Steven Rea, Inquirer Movie Columnist and Critic
Good news for Winter’s Bone fans, and for Debra Granik, its director, and Jennifer Lawrence, its star: the Gotham Independent Film Awards, juried by New York-based writers and filmmakers, and one of the first year-end kudo groups out of the gate, gave the taut Missouri Ozarks mystery its best feature prize, and another for best ensemble acting, on Monday night.
A gripping, chilling, beautifully observed thriller, adapted from the novel by Daniel Woodrell about a teenager who goes looking for her missing father and falls into a world of meance and meth dealers, was released in June to strong reviews and art house box office. But titles released in the first half of the year are typically at a disadvantage come awards time: short-term memories, and a late-year glut of high profile pics often render the early contenders also-rans.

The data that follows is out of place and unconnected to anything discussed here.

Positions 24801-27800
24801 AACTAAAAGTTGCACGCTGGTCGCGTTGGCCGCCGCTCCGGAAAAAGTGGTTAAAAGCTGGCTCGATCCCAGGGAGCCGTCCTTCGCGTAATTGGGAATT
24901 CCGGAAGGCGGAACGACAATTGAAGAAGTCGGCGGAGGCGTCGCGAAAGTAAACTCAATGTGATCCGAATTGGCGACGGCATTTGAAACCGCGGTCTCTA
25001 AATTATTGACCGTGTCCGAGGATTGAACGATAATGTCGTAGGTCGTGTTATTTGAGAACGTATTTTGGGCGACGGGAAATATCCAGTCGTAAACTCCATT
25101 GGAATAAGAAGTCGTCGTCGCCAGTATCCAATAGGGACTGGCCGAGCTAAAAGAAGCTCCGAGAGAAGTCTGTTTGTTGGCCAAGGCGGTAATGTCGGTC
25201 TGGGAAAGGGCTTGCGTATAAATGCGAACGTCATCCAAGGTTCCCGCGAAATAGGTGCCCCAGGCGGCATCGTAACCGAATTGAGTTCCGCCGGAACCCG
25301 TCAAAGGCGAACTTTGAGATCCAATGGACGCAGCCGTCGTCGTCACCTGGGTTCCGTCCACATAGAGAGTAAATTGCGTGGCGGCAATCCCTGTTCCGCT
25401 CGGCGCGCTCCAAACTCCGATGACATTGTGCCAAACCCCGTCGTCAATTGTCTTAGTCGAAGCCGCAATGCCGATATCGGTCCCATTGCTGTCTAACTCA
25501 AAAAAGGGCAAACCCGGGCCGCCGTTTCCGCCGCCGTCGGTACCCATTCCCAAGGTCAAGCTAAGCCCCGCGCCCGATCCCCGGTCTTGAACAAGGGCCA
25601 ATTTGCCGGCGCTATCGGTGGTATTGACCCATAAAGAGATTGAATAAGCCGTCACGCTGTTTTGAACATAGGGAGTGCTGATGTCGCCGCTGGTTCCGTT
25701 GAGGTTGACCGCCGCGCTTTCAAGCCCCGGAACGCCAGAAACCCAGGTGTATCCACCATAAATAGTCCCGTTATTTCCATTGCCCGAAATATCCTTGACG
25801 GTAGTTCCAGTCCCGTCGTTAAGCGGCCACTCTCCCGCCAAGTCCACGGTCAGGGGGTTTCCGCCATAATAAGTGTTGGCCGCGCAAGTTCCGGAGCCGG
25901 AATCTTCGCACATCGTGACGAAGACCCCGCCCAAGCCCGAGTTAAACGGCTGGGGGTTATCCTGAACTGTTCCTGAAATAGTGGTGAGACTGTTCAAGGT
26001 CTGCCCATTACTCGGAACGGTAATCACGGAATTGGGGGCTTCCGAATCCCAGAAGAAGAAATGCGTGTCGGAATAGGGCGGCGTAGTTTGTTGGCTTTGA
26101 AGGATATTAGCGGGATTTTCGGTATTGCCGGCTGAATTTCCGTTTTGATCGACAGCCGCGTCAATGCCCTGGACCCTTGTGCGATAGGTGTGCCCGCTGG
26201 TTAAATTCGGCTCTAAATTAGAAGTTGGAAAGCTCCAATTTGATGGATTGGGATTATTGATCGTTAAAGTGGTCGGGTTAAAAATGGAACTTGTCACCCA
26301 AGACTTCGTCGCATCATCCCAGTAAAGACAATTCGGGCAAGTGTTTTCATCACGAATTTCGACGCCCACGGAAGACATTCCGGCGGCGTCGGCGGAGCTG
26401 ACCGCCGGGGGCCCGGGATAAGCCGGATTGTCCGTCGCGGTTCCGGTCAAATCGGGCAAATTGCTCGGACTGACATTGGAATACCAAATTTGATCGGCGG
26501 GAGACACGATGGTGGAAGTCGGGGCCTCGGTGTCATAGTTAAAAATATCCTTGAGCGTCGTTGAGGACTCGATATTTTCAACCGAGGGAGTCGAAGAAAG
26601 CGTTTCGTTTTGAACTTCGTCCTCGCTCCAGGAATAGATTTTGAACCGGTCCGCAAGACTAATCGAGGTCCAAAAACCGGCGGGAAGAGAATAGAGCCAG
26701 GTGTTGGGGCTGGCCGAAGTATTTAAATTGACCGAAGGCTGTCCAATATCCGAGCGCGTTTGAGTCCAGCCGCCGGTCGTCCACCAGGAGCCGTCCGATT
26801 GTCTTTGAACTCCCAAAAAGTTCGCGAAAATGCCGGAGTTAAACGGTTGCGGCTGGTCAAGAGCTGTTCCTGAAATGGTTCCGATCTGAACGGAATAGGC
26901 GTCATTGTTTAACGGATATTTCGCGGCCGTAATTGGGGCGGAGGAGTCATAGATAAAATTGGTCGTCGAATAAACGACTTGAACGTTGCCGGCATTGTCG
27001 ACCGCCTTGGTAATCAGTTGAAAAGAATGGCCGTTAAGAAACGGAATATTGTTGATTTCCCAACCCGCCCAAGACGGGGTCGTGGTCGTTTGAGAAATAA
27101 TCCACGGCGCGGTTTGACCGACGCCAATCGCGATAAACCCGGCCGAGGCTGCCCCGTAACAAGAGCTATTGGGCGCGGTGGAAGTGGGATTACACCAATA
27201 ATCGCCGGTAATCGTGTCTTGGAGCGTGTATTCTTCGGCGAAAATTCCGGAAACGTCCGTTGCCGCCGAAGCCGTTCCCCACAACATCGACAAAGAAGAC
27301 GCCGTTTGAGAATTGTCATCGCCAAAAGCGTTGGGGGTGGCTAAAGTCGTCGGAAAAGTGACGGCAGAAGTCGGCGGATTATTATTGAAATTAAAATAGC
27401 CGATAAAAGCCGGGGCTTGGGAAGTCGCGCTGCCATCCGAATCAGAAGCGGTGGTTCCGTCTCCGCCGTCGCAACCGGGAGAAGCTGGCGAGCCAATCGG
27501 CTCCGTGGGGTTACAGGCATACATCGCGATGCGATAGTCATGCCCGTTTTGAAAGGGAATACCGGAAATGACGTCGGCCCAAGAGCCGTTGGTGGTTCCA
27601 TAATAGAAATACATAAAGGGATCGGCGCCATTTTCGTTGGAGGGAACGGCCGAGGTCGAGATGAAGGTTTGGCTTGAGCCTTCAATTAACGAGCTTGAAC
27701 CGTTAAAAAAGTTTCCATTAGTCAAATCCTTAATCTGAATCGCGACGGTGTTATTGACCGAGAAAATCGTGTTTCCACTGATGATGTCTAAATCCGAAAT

Happily, with the Gotham nods, and the announcement of nominations today from the Film Independent Spirit Awards, Winter’s Bone is back in the hunt. In fact, it received more Spirit Award nominations than any 2010 indie: seven nominations, including best feature, director, screenplay, lead actress (the amazing Lawrence), supporting actress (Dale Dickey) and supporting actor John Hawkes. Cinematographer Michael McDonough was also nominated. The other Spirit Award feature contenders are 127 Hours, Black Swan, Greenberg and The Kids Are All Right.